• Tara

    I used to be a crazy person. I really thought I was crazy – emotional roller coasters you wouldn’t believe. Then I found out, at 44, that it was because I was an insane sugar addict. When I gave up the sugar I found out I wasn’t out of control crazy, just kind of hyper. I should have been an alcoholic like the rest of the family, oops.

    And being made fun of will do that to you. I was always the new kid and I just wanted people to like me and it never really happened.

    Keep reaching out, people LOVE to help someone else, it helps them feel like good people.

    • Natalie the Singingfool

      Sugar addiction can be terrible – I also have that. Yay for me. I guess it’s common in alcoholics. I just abstain, because I can’t have just five peanut M&Ms, I need 40 peanut M&Ms. It’s just better if I don’t go there.
      Yeah, I think right at the height of my awkward self-consciousness, the kids sensed my weakness and tore into me like wolves. Those images of yourself can stick with you, if you aren’t careful. Kids can be so mean.

  • Ericamos

    I pretty much live with constant stress and anxiety. As you might remember, I eat the skin off my fingers, and I’m pretty sure it’s because of the endorphins released from the pain. That and the whole OCD I’ve got going on…

    But yay for you trying to reach out. I know how hard that can be, but I know you can do it, and I bet the first time you get a positive response from doing so, you’ll be more willing to do it again in the future. 🙂

    • Natalie the Singingfool

      You make me feel better, Erica. Not because your issues are so terrible, but because you share them and it makes me feel less alone. 🙂 I’m trying to honor my commitment to being more real with people. So far, no one has run in horror.

  • Lindsey

    Love the title of this piece.

    I know I didn’t know you in your drinking days, but I find it very hard to believe you have the capacity to be any sort of monster. We’ve all got it in us to fall to the left or the right, but your heart is too good to have been at home in the darkness.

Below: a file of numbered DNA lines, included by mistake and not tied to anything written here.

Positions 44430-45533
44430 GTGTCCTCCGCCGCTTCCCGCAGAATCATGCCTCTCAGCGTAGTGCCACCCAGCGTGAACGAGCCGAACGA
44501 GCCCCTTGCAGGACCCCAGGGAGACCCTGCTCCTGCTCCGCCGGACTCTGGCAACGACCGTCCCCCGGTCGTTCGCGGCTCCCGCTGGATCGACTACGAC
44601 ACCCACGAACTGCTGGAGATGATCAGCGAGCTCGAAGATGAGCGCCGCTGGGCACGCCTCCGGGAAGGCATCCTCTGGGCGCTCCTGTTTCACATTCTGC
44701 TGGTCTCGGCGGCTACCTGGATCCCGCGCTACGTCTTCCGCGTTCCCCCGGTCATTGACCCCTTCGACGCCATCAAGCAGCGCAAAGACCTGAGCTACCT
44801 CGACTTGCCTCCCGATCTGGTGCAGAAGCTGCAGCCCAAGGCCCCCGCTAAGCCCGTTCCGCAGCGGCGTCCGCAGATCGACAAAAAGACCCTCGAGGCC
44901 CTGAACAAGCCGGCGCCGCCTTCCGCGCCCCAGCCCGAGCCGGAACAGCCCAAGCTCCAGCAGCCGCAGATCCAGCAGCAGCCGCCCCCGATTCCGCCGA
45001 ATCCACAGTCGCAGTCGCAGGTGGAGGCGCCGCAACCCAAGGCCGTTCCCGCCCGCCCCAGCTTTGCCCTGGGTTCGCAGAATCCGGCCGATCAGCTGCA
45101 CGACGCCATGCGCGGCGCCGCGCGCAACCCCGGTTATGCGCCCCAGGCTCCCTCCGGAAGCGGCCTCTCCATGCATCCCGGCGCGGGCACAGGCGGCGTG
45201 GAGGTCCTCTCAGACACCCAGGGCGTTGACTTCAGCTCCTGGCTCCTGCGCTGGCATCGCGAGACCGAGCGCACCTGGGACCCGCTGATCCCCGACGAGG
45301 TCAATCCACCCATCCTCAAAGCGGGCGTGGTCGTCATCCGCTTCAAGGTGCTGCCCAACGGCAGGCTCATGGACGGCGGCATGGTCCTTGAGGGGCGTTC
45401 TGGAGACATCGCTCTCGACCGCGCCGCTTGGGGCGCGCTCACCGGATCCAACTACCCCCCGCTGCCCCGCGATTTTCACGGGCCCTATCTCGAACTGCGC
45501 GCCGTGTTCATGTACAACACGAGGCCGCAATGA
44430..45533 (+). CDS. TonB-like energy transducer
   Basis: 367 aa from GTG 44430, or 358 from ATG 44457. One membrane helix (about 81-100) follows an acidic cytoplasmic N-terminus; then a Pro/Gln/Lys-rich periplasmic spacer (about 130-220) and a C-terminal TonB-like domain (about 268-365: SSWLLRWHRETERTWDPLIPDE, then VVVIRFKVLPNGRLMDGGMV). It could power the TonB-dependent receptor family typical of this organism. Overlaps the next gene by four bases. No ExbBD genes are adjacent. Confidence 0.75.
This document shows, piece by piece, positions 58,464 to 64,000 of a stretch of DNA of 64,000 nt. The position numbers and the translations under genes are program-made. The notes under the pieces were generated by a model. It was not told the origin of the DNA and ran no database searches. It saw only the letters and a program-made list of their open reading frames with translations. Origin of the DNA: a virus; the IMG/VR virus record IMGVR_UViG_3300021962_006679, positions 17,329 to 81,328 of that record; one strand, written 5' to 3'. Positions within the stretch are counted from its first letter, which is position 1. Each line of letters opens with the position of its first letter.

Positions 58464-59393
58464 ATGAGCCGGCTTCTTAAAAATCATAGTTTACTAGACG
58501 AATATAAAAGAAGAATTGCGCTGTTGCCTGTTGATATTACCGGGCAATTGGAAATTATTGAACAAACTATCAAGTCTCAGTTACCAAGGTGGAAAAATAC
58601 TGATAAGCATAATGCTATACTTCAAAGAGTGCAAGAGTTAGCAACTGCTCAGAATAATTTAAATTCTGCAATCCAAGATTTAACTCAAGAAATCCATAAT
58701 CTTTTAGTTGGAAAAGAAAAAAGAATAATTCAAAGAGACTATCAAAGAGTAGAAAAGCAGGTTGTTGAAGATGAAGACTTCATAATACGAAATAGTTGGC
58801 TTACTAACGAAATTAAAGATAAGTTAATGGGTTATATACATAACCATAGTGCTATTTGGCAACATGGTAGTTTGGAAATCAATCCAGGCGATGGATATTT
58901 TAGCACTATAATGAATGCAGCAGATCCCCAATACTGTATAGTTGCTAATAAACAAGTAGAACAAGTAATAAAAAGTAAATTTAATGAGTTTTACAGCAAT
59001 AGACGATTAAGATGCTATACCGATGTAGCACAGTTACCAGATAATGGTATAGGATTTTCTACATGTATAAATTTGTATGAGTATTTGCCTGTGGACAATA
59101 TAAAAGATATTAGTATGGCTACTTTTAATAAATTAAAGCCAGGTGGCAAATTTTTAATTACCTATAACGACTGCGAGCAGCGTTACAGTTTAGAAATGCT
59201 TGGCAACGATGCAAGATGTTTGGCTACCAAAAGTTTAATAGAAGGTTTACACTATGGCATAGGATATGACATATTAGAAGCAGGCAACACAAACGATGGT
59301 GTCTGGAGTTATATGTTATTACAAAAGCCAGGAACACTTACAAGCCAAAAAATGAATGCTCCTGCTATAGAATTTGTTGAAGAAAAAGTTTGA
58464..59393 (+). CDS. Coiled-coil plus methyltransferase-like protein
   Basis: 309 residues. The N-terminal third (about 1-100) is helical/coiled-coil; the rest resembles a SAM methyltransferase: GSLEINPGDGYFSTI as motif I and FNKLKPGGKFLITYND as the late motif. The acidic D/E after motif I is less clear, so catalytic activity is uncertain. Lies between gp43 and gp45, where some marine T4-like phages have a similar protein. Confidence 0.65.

I, for one, am glad you made it out of that place. Your words and your courage are inspiring.

    Any my mental defect? Have a few hours???

  • Bee

    I’m still learning if my emotions are valid. I often find myself asking my husband and my therapist thinks like, “Is it me, or is X really this or that and should/can I be angry about it?” If that makes sense.

  • Shannon Fielding

    I always loved, (and related to) that song. I’ve always found it hard to engage with others. I have my own ideas and opinions, but always found myself feeling that I must be wrong when others disagreed, and would apologize and feel like an idiot. So withdrawing was self preservation in my mind. I work daily on overcome my self doubt. “My opinions are valid, damn it!” 🙂

  • Elijah Estrada

    I am incredibly introverted, so I know exactly what you mean by not allowing people to get close. My personal life is exactly that – mine. I know I’m a guy, but I absorb all of life’s pain/disappointment Stoically – to the place where even my friends have can’t tell if something bothers me.
    But I’m trying to slowly change. Opening up to someone is torture but it’s necessary (in my perspective). Because who really can handle life and be happy without the love and support of others?

  • Stacie

    These comments were theraputic! If my body didn’t severely punish me after a beer and a half I think I would have been an alcoholic, instead I rely on the sweet sweet relief of chocolate cake/brownies/cookies/syrup/ice cream/etc.

  • Mod Mom Beyond IndieDom

    I don’t think there’s enough space here to document all my various forms of lunacy. I tend to be angry, insecure, over sensitive, over thinking, introspective, introverted, obsessive compulsive, over anxious, dissatisfied, unrealistic, depressive…and I tend heavily toward the run on sentence. It’s not easy, but it’s good to reach out. And it’s healthy. And it’s a great thing that we have this online community, isn’t it? To heck with the citron. You’ve got us. xxx